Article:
Kansas secretary of State Kris Kobach said on Wednesday that he had no plans to recuse himself from a potential recount in the state’s GOP Republican primary, though Kobach himself was just 191 votes ahead of incumbent governor Jeff Colyer. There’s no law requiring him to do so, and Kobach — a voter-fraud crusader — suggested he’d merely be coordinating recount efforts at the county level.
He reversed his position on Thursday, hours after it was revealed that a typo had inflated his unofficial lead by 100 points. Thomas County clerk Shelly Harms said her office reported that Colyer got 522 votes, but for some reason the secretary of State’s website listed his total as 422. CNN explains:
Harms shared with CNN the document she faxed the Secretary of State’s office on election night listing Colyer’s total as 522. She said she hadn’t had time to inform the Secretary of State’s office that its unofficial result total was inaccurate.
Reports of discrepancies between the listed vote totals in the race from Wyandotte and Haskell counties also came in on Thursday. As of Thursday evening, the county sites showed slightly different results from the Secretary of State’s corresponding results for each county. CNN reached out to both the Secretary of State’s office and the counties to confirm that their websites’ unofficial totals reflect a discrepancy and to see how it would be resolved. Those offices did not respond to CNN’s request for comment
Colyer had issued a public letter calling on Kobach to recuse himself, citing these discrepancies.
“It has come to my attention that your office is giving advice to county election officials — as recently as a conference call yesterday — and you are making public statements on national television which are inconsistent with Kansas law and may serve to suppress the vote in the ongoing Kansas primary election process,” Colyer said. “Accordingly, I hereby request that you recuse yourself from rendering further advice in these matters and that you designate the Attorney General of Kansas to provide this function.”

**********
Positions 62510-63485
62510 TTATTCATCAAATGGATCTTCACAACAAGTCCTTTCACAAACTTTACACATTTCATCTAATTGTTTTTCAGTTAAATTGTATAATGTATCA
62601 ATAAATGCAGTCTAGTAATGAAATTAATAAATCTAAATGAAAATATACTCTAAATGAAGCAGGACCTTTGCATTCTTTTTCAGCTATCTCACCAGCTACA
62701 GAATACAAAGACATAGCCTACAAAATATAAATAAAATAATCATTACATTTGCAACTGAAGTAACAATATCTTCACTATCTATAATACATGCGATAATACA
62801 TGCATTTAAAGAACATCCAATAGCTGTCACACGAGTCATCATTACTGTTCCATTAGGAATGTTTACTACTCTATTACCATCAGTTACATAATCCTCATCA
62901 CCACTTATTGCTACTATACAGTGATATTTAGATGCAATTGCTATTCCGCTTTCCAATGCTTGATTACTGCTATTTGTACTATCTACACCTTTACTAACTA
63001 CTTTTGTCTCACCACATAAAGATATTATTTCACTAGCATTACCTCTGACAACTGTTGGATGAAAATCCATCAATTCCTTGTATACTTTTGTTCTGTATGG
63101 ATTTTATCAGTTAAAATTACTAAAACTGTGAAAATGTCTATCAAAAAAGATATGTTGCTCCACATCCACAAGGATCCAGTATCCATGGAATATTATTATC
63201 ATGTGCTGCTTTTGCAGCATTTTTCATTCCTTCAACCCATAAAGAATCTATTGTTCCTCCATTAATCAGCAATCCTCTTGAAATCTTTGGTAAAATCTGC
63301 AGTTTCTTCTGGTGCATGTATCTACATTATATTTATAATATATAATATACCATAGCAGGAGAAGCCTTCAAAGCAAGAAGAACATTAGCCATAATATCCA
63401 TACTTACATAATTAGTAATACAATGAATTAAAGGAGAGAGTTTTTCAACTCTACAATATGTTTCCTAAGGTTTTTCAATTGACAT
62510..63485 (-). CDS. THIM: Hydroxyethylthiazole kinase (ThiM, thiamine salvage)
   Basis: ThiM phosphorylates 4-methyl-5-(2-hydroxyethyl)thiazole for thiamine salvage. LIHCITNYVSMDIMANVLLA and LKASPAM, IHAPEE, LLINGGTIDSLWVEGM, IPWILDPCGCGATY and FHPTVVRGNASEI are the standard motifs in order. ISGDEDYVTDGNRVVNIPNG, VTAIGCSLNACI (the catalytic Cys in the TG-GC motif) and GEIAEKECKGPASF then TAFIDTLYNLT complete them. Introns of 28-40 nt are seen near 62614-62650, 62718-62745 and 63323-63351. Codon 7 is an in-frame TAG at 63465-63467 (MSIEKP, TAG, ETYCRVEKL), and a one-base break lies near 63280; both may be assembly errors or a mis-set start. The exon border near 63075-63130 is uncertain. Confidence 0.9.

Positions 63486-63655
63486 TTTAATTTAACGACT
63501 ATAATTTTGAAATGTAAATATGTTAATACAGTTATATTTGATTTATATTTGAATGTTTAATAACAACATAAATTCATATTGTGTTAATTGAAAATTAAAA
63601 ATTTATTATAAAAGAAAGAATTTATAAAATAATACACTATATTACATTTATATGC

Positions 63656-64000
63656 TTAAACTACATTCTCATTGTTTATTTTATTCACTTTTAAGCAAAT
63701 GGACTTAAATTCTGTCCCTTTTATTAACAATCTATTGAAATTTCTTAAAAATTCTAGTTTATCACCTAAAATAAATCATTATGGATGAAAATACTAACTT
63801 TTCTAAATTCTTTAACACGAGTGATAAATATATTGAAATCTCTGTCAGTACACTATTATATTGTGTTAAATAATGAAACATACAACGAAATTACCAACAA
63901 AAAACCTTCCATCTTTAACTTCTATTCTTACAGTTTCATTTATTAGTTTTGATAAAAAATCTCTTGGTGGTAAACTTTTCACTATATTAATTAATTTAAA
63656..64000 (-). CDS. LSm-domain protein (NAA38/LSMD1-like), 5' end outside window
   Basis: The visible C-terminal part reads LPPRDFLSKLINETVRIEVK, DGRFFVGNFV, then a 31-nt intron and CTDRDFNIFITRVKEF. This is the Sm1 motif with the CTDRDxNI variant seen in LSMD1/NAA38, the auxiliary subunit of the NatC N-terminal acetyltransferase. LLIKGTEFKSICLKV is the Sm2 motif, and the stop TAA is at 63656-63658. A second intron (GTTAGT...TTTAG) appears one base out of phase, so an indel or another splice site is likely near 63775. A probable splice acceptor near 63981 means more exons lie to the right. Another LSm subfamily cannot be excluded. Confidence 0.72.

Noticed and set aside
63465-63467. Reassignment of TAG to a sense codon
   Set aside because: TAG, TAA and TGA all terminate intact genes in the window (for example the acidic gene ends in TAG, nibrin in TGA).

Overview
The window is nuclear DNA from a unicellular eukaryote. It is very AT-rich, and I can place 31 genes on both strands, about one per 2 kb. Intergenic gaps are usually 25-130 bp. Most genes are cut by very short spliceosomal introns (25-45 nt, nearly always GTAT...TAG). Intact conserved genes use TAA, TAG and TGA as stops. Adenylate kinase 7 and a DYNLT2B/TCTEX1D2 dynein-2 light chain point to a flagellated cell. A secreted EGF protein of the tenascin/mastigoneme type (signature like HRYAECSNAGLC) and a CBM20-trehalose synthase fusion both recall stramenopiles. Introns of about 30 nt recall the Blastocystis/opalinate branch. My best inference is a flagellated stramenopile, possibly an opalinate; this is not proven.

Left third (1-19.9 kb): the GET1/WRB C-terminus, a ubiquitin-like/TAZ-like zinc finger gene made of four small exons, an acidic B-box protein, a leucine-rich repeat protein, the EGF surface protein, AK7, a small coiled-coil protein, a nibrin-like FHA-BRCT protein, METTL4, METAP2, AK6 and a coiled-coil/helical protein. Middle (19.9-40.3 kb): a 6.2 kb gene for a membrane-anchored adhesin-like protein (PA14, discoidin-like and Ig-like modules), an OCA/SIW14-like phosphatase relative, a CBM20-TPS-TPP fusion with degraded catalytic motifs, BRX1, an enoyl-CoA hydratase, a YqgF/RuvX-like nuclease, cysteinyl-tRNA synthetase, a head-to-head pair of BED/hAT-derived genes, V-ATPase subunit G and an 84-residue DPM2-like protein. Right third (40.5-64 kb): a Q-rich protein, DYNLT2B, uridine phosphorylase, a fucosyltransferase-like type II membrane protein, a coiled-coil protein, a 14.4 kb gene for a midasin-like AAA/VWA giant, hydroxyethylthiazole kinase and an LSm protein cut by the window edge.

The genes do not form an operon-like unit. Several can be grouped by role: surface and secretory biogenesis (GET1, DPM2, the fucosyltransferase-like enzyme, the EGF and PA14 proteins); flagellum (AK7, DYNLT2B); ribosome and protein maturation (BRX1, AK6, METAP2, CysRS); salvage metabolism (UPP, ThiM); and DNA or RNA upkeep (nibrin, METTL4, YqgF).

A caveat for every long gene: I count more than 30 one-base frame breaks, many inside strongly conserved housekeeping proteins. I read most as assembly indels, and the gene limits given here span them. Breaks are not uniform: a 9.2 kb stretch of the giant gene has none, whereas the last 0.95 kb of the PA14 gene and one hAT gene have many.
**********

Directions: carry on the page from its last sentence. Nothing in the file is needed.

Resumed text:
On CNN’s Cuomo Prime Time, Kobach said he’d recuse himself, though he suggested his opponent is being a bit ridiculous. “There’s really no point to it, but I said if my opponent wishes me to, I’d be happy to,” Kobach said. “But it’s purely symbolic. I don’t think he understands the process.”
Kobach said he would formally respond to Colyer’s request on Friday, the same day the results from mail-in ballots will be reported. Next week county election workers will begin examining thousands of provisional ballots and deciding whether they should be counted.
It seems likely that the second-place challenger will request a recount, which he will have to pay for. Now that Kobach has recused himself, he won’t be setting the fee.